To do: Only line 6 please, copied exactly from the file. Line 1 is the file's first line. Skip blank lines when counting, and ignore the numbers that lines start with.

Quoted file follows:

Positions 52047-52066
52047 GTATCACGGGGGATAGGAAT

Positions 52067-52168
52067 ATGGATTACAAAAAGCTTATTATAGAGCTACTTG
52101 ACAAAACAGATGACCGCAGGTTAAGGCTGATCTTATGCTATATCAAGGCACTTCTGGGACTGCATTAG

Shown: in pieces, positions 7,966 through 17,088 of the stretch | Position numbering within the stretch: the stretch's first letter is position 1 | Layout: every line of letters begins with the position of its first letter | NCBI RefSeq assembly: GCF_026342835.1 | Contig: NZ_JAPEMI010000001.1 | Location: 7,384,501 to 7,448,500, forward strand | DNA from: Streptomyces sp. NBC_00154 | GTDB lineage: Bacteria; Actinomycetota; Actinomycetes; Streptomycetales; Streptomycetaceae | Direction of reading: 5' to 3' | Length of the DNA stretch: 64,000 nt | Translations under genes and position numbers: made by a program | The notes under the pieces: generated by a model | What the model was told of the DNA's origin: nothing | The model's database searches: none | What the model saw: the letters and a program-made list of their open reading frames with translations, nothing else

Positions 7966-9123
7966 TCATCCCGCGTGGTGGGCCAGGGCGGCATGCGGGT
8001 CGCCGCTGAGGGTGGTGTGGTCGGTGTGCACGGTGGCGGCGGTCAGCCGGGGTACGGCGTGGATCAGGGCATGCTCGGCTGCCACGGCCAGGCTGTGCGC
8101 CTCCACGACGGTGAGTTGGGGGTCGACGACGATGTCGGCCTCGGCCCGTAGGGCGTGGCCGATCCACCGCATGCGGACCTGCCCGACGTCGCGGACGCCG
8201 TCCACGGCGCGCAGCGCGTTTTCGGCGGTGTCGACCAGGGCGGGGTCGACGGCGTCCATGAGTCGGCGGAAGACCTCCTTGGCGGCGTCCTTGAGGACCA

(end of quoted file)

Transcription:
Shown: in pieces, positions 7,966 through 17,088 of the stretch | Position numbering within the stretch: the stretch's first letter is position 1 | Layout: every line of letters begins with the position of its first letter | NCBI RefSeq assembly: GCF_026342835.1 | Contig: NZ_JAPEMI010000001.1 | Location: 7,384,501 to 7,448,500, forward strand | DNA from: Streptomyces sp. NBC_00154 | GTDB lineage: Bacteria; Actinomycetota; Actinomycetes; Streptomycetales; Streptomycetaceae | Direction of reading: 5' to 3' | Length of the DNA stretch: 64,000 nt | Translations under genes and position numbers: made by a program | The notes under the pieces: generated by a model | What the model was told of the DNA's origin: nothing | The model's database searches: none | What the model saw: the letters and a program-made list of their open reading frames with translations, nothing else